And with Quaritch, this angle opened new avenues for this character. And considering how generally overwhelming in his one-note meanness he was in the last film, this was precisely what I was hoping could’ve been done with this character. As you can tell, he had plenty on his mind once he resurrected as a Na’vi. But when he met Spider and caught on to their resemblances, it tested him and made him consider whether Quaritch was willing to take Spider under his wing. But, of course, what Quaritch was mainly interested in regarding Spider was that Quaritch would’ve entrusted him to lead him and his troops deeper within Pandora and closer to Jake Sully.

It made him feel more like the Quaritch in the first half of the last movie, and I welcome that significantly.

Given how both Jake Sully and Quartich served in war before, their role in fatherhood displayed their true character with how they handled it. Jake Sully upheld the more honorable, alert elements of a soldier, whereas Quaritch established more of the brutal, animalistic aspects of one. Their reactions to their assimilation were easy to differentiate as well. With Jake Sully, he got the hang of the land, mastered the Na’vi language, secured himself a Mountain Banshee for aerial transportation, became a father, and saw them all as life-changing experiences. To Quaritch and his troops, they saw them all, plus Spider’s firsthand knowledge of the land, as no more than a means to an end.

Among the new characters and Jake’s family, I think the two standouts were Kiri, the adoptive daughter, and the adopted human son, Spider.

Though Kiri didn’t do much in the film, she pondered her identity as a Na’vi and as Jake Sully’s adoptive daughter. Why? Because she happened to have been born from the womb of Grace’s old avatar. She shared her DNA, felt her presence, and not just Eywa, and even shared the same voice actress, Sigourney Weaver. The connections were evident, but it made her ponderations over her identity slightly intriguing. Some signs hint that she may be meant for something far more colossal than she knows. Some signs point to this, like when she was surrounded by the seeds of Eywa, like Jake before her. However, this movie didn’t show what she was meant for enough. At the same time, however, knowing the amount of Avatar’s story to be uncovered eventually, I’m guessing her role will be more noticeable at the right moment.

And Spider was fascinating for his background: he was a human orphan child adopted by Jake and his family. However, he was met with hesitation by Neytiri, who still dismissed him as an alien from another world. Things got more out of hand when it turned out that he was Quaritch’s son. But, of course, that begs the question: who was Spider’s mother? And Quaritch’s wife? That’s one question I was shocked was never delved into here.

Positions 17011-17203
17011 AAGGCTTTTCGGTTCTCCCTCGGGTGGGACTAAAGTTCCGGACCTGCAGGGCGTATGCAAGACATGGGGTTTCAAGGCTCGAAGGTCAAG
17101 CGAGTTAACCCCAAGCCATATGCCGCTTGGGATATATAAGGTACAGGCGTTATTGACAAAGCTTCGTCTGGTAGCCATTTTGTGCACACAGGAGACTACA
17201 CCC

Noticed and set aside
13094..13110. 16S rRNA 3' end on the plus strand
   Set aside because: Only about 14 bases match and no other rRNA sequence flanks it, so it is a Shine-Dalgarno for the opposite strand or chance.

I have to say, while Spider’s relationship with his father, Quaritch, was interesting, he tended to flip back and forth between the good guys and the bad guys too much. At first, he was seen as close buddies with Jake Sully’s children. But then, after being kidnapped by Quaritch and the others, Spider seemed to have been their sometimes-willing-and-other-times-not-and-sarcastically-so guide into Pandora as he showed them the ins and outs of speaking the Na’vi language and blending in with the natives. Yet, there were times when Spider was hesitant to engage in Quaritch’s plans to execute anyone who didn’t give them the information about Jake Sully’s whereabouts...which reminded me of Frollo’s search for Esmeralda from The Hunchback of Notre Dame, I might add.

When Spider met with his adoptive family, they all felt happy to see him again. I might’ve taken it that they thought he was kidnapped, but they seemed a tad too forgiving of the idea that he went and deliberately consulted with their enemy to track down Jake Sully.

I get that he had a close bond with his adoptive family and that his world may have turned upside down upon discovering Quaritch, his biological father. But I don’t know. The way he flipped back and forth between both sides just felt too incoherent and made him look a little wishy-washy.

If anything, besides his relationship with Quaritch, the other one I wish could’ve been elaborated on more was Spider’s relationship with Neytiri, his adoptive mother. At the beginning of the movie, Jake mentioned Neytiri’s distrust of Spider for the reasons I mentioned, and she harbored such a grudge against him because of what the RDA troops did to her family and home. I can see this opening Neytiri’s eyes more as to which humans were worth trusting and which ones she would’ve been right to distrust, and this could’ve introduced some exciting avenues to explore with this character. In addition, it would’ve opened up new avenues to explore where Spider belonged in the world and life.

Well, who knows? Perhaps that part of them is also saved for later down the road.

I also like the friendship between Kiri and Spider. I felt it from them both since they felt like outsiders, especially since both had different relatives than the ones they had. Of course, this dynamic felt compelling given that Spider was Quaritch’s biological son, whereas Kiri was the daughter of Grace’s avatar before Grace died. So, this puts another new spin on their dynamic and even that of their parents before them.